Diversity. The buzz word of the anti-elite, anti-establishment world. I’ve been bombarded with it over the past couple of weeks. Whether it’s been oblique references on the news (my favourite being the highly newsworthy plug for the Women’s Lacrosse World Cup taking place on a municipal, dog turd ridden patch of grass somewhere in Surrey in July), or sneaky little columns tucked away apologetically in the bowels of the Torygraph, the notion is percolating through the populist conscience. It is making my eyes and ears bleed.

Let me say from the outset that I am not against diversity per se. Studies show that society and commercial enterprise benefit hugely when talent is drawn from the widest pool possible, free from prejudice and indifferent to gender, race, class, creed or sexuality. But propagating diversity must, in its very essence, be enabling, constructive and neutral in its application. It must framework a level playing field of opportunity through which a real, non-discriminatory meritocracy can flourish. But the hopelessly regressive box ticking of organisations that view it as a PR opportunity to be seen to be “doing the right thing” is the scourge of meritocracy, belittling and potentially inflammatory.

In its worst pc guise, the veneer of diversity that is so agitating the likes of the BBC, the FA, FTSE 100 companies and other corporations such as Lego is nothing more than a politically correct sop born out of insurgent populism. It ensures that the interests of every single Jack (sorry, and Jill) who isn’t part of the “elite” (which now seemingly engulfs anybody who is a) male and b) white) are somehow crowbarred into the fabric of public representation. In other words, it’s political correctness, repackaged and rebranded through the prism of “progression”.

Take the BBC. Tony Hall, the director general, has announced that the BBC will hire more women, disabled people and ethnic minorities to hit “increased diversity targets”. Apparently, giving Mary Berry her own cooking show demonstrates that the BBC is “tackling its problem with diversity”. Well Mary must be well chuffed. Here is a highly successful professional and business woman in her own right who has been wheeled out to be the BBC’s “face of diversity”. How patronising and demeaning is this towards the very groups of people whose interests the BBC purportedly seeks to promote?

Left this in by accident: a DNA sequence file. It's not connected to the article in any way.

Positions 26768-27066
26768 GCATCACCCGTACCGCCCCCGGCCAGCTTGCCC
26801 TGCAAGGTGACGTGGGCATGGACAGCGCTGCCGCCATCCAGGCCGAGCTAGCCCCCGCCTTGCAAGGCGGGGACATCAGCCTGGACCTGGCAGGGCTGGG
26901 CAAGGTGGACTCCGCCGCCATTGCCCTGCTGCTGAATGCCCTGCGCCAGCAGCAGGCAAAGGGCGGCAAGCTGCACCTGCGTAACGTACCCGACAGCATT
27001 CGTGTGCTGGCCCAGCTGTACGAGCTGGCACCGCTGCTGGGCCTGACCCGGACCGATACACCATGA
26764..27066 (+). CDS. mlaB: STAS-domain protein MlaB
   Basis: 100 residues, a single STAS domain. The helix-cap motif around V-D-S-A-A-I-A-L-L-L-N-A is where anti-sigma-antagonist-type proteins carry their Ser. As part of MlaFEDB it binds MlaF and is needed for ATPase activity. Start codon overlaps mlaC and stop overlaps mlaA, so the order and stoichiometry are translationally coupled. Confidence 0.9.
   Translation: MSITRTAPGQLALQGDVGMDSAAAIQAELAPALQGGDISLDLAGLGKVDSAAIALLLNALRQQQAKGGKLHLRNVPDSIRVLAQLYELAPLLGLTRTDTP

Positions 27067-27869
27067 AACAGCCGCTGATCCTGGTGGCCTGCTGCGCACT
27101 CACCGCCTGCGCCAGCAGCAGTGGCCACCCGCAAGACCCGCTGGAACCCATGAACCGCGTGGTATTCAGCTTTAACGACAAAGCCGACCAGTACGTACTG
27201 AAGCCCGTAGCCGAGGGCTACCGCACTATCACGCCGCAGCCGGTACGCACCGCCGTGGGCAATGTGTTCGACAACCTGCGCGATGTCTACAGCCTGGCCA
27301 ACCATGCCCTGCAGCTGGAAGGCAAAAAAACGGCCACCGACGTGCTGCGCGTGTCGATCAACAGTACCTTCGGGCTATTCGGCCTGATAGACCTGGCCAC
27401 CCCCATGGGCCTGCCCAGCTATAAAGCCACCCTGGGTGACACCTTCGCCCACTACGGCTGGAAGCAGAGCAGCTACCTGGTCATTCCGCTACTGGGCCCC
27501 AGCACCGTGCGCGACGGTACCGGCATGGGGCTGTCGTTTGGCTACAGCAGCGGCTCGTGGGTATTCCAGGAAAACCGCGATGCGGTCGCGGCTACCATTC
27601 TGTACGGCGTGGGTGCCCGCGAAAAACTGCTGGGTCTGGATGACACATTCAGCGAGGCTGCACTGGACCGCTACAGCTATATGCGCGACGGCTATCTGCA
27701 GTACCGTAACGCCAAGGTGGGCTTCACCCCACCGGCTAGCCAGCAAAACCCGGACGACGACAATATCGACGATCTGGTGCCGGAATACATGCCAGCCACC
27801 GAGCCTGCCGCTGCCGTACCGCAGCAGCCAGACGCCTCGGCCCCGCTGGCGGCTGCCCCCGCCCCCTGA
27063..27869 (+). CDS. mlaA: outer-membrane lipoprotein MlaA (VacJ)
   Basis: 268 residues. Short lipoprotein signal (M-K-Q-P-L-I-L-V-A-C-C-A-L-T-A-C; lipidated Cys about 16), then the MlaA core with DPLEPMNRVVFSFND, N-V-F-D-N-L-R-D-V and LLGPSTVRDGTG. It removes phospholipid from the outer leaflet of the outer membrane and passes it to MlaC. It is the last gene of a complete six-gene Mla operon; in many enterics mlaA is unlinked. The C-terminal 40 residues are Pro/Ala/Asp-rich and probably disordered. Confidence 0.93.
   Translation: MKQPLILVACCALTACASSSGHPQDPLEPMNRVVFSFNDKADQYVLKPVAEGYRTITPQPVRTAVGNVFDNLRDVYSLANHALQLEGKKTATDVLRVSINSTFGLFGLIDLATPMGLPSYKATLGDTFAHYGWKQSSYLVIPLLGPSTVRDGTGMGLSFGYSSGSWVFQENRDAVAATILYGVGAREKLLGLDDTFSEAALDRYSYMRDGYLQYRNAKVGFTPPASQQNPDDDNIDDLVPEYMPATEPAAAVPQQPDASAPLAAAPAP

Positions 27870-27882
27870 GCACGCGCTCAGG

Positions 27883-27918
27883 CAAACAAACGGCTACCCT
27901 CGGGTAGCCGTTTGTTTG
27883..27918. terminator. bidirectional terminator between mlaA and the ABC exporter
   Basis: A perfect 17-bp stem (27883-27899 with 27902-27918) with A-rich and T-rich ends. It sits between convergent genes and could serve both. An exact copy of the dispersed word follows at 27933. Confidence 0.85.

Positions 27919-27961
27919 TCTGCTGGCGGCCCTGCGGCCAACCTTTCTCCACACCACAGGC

There isn’t an utterance of “equality of opportunity” or “meritocracy” or any other notion that really would be progressive. Mary Berry is the best person for the job, so why doesn’t the BBC just say that? Why does Hall have to undermine the appointment by effectively suggesting that it is the product of positive discrimination against a white, male elite and has more than a rancid whiff of quota politics? Post-apartheid South Africa would be proud.

As for Lego. Well. In “one giant leap for womankind”, Lego is set to make a set of figurines to celebrate female astronauts, engineers and scientists at NASA. So far, so good. According to Maia Weinstock, architect of the idea, it is a “way to improve the visibility of women”. Ok, better gender awareness of brilliant women. Excellent. Looking at the figurines themselves, however, the notion of promoting diversity degenerates excruciatingly. There’s one black figurine: gender diversity, allied with racial diversity. Big tick. There’s one brown figurine: ditto. Double big tick. And then there’s, er, three…yellow ones. As a giant leap for womankind, Lego’s visibility of their heroines clearly isn’t up to much. Or is it somehow now acceptable that Caucasian women are painted in Lego yellow, lest somebody takes offence at the perceived advancement of a white elite? It’s pathetic; the flip side of the same discrimination coin that society is seeking to eradicate.

Superficially, the driving forces behind the promotion of diverse interests are laudable; but the angle is wonky and the execution is dreadfully ham fisted.

Left unchecked, how long will it be before some militant, politically correct leftie in charge of ticketing for sporting and music events decides that tickets should be allocated on a strict quota basis reflecting, say, gender and ethnic diversities? It sounds extreme, but the current direction of travel makes such a consequence entirely plausible.

Gender, ethnicity, class, sexuality, creed, able-bodiedness, I couldn’t care less. As a society we must surely strive towards the truly progressive goal of nurturing and advancing all talent, however this is distributed across society’s multi-representations. Constructs like diversity when artificially imposed are patronising, self-defeating and unsustainable. We surely want to see the right people in the right jobs and the best people in the best jobs: the best teachers and doctors for our kids, not accepting second raters and de facto under performance in the pursuit of a socialist ideal. A lowest common denominator, race to the bottom approach to social advancement is called Communism. And that’s dead. Sorry Jezza.

When it is manipulated by institutional cynicism, diversity is nothing more than the malignant cancer of political correctness. It undermines everything.


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